You are right, they have been placed with beetles. They are still considered a phylogenetic headache, I think.
Thank you, Athayde! It has been nearly 50 years since I was shown Strepsipteran females on pinned bee specimens in the university collection. Never since,.
Interesting, as you likely know, there is one primitive genus, Mengenilla, with free living females…
The relatedness to beetles is still possible, but at most as sister-group [so Coleoptera+Strepsiptera]. Even more bizarre was the suggestion that they arose from flies [Diptera] or fly-ancestor — requiring a switch [of wings and halteres] between the second and third thoracic segments
. . . why am I suddenly thinking about politicians and religious leaders?
Seriously, amazing life cycle, and thank you.
You are welcome!
Please tell me that stylopids have their own parasites. They would definitely have to have an even weirder life cycle.
So, naturalists observe, a flea
Hath smaller fleas that on him prey;
And these have smaller still to bite ’em;
And so proceed ad infinitum.
Thus every poet, in his kind,
Is bit by him that comes behind.
Jonathan Swift, “On Poetry, A Rhapsody”, 1733
(I don’t know…)
Nature is endlessly fascinating – thank you for this wonderful account! As you say, the males look superficially like true flies but the amongst other differences the relative positions of the halteres and the wings are reversed.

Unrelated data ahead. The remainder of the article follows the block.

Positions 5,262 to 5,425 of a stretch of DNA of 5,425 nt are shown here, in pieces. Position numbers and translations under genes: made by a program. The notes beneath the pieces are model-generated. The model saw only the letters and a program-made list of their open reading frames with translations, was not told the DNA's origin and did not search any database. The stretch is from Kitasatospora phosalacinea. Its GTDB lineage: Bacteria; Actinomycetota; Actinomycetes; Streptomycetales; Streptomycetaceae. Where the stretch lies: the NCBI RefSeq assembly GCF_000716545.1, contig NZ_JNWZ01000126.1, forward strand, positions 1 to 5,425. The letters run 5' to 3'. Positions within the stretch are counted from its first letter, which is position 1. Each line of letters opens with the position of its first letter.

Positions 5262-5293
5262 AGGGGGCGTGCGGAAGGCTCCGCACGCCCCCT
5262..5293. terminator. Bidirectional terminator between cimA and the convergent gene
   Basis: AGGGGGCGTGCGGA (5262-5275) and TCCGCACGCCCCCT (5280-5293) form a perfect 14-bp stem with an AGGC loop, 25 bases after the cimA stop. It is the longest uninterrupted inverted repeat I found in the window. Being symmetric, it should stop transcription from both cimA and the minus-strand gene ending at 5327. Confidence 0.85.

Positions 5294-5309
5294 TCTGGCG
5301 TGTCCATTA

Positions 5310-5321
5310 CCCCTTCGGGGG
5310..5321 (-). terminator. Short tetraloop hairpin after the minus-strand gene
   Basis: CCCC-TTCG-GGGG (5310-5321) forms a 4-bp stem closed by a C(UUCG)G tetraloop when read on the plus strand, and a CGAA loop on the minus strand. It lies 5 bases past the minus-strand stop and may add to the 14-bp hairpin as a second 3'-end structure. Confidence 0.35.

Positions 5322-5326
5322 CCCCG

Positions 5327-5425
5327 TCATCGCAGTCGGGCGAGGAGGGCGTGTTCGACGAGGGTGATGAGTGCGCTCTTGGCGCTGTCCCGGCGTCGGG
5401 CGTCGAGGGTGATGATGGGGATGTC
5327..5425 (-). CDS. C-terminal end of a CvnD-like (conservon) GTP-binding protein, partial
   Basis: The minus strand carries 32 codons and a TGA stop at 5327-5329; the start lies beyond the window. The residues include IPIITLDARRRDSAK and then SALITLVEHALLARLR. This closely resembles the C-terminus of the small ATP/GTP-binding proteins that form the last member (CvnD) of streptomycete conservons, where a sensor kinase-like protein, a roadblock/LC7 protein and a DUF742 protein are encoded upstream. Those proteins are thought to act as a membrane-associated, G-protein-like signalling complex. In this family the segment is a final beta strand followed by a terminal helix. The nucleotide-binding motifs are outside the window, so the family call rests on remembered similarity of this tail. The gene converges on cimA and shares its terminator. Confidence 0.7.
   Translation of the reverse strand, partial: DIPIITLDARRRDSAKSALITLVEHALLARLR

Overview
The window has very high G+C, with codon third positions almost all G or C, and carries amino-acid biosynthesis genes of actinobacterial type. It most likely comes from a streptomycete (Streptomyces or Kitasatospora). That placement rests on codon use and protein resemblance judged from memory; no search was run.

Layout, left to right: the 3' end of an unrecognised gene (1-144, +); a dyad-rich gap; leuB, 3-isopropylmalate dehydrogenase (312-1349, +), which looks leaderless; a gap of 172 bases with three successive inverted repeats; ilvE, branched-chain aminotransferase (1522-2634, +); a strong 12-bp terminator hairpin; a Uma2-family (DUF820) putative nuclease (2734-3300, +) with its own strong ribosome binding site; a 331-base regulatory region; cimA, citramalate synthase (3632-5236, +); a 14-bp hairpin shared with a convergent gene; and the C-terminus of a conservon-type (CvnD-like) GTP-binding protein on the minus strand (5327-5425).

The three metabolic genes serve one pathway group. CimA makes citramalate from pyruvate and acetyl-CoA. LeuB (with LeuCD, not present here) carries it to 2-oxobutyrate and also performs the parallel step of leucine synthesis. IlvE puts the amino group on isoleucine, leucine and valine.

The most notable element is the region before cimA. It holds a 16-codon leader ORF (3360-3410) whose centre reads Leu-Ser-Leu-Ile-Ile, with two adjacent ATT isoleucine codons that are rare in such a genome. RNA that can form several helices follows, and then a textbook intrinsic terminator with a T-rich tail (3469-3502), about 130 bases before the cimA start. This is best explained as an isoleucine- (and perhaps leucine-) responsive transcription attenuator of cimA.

Indeed, Jonathan. We can’t never become bored with the natural world.
I know that name. These being insects, that in itself is a good predictor of a gory story.
Oh, them. Yeah, I remember them being discussed, possibly here, as one of the more challenging cases for insect immune systems. Or maybe they came up in a discussion on SF stories taking inspiration from real life.
Delightful creatures. Mother Nature doing her thing on Mrs Grundy. Are textbooks about these banned in Tennessee? Yet?
Strepsipterans are awesome! Traumatic insemination occurs in bedbugs and their relatives, among other insects, so isn’t unique to them, though — all of the information on the immune implications comes from work on bedbugs, I think. The females have an organ that buffers some of the effects of piercing the exoskeleton, I believe . . .
Nature is astounding. Thanks for sharing.
You are very welcome.
Thank you for this! My daughter told me about these a few years ago. I can not wait until my kids are done with school, and I can show them that this and (especially) the video. The writing style and the subjects and photographs of the latest posts on insects are so good. I loved this one.
Thank you for the kind words, Desirée. Perhaps your daughter is a budding entomologist?
Incredible creatures, I wonder what god was thinking when he made them!
Obviously, he was thinking of ways to make bees suffer. Pretty devious, he be. Just ask Job.
Evolutionary marvel indeed. Thanks for your time in writing this essay, very much appreciated.
Thankyou for a fascinating (and strangely horrifying) article. After ‘flu and covid and tapeworms, you’ve found something new that I’m now terrified is going to make the leap across to humans….